American cyclist Denise Mueller set the women’s bicycle land speed record at Utah’s Bonneville Salt Flats on Saturday. Riding a highly customised bike behind a modified Land Rover, she hit 147mph.
Mueller, who is the reigning US women’s masters criterium champion, was the first female cyclist to attempt the motor-paced record. Speaking to ESPN, she explained: “Men have done this record since 1899, and a woman has never even tried to do this record. So, why not? I get to be the first ever.”
Mueller was towed until the Land Rover hit 90mph, at which point she released the tether and continued pedalling. She was on a fixed gear bike where a speed of 140mph corresponded to a cadence of 100rpm.
A fairing on the vehicle in front helped ensure she could draft it safely. As she pointed out to VeloNews: “Hitting a 140mph wall of air will knock me off my bike.”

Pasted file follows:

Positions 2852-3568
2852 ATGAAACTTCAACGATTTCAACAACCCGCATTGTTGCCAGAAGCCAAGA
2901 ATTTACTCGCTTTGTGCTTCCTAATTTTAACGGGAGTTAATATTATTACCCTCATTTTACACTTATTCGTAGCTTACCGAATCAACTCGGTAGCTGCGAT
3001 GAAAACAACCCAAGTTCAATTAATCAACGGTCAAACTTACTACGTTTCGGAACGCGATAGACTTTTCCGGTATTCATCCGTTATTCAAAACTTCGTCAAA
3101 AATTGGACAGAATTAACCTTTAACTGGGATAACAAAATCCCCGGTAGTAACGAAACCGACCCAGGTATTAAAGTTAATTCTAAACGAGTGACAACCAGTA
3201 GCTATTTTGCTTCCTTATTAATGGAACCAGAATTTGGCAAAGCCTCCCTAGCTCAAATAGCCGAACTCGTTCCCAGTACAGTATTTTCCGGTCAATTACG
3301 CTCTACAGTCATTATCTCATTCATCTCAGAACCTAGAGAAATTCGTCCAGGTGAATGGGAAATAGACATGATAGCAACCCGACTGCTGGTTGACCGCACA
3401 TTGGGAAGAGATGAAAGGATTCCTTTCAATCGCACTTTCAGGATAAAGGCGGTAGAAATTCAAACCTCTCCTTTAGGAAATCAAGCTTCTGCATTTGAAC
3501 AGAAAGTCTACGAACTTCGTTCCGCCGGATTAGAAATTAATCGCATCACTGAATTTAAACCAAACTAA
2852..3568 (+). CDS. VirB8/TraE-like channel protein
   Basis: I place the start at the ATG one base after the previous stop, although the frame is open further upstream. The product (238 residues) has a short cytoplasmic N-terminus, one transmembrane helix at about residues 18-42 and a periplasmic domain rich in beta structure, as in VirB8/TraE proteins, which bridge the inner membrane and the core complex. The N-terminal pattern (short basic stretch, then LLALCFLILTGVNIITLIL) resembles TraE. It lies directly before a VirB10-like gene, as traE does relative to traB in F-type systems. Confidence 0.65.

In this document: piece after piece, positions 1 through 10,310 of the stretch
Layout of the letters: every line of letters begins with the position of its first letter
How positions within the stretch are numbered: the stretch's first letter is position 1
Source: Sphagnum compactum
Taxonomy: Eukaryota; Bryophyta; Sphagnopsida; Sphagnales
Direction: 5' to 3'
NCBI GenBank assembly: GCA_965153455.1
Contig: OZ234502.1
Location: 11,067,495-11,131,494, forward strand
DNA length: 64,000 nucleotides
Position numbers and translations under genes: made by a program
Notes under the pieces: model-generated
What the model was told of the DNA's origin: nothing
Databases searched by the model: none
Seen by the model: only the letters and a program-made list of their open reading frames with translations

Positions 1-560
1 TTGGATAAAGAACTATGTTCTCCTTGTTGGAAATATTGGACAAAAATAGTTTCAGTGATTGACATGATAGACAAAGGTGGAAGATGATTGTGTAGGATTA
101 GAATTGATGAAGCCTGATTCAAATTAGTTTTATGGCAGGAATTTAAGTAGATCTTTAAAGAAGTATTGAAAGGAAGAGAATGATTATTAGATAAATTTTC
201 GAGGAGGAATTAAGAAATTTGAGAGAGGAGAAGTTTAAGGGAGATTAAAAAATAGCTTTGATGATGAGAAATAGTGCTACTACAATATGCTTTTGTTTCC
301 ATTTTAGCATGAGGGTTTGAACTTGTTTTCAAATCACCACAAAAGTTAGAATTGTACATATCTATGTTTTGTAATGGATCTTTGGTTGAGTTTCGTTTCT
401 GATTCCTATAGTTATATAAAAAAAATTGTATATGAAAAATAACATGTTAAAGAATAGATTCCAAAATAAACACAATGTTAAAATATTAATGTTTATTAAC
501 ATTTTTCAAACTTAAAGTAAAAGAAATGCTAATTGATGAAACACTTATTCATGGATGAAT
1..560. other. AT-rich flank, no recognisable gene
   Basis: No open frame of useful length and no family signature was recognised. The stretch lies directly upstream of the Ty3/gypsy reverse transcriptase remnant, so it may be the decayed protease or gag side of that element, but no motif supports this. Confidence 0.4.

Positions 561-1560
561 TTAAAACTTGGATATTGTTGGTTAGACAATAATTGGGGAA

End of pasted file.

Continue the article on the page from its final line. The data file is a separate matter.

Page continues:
Her top speed within the one mile timing trap was 147mph. After that, both Mueller and the car – which was driven by Shea Holbrook, one of the US’s leading female racing drivers – gradually slowed to 100mph, at which point Holbrook accelerated away and wind resistance helped bring Mueller to a stop.
Wet conditions the following day unfortunately meant she couldn’t improve on her record.
Mueller is still aiming to beat the 167mph (268kph) set by Dutch rider Fred Rompelberg in 1995, but her coach John Howard — a three-time Olympian, 20-time US national champion, and former men’s bicycle land speed record holder at 152mph – said she will need more space for this. “We don’t have enough track to beat the men’s world record. We’ve got four miles and we’d need six.”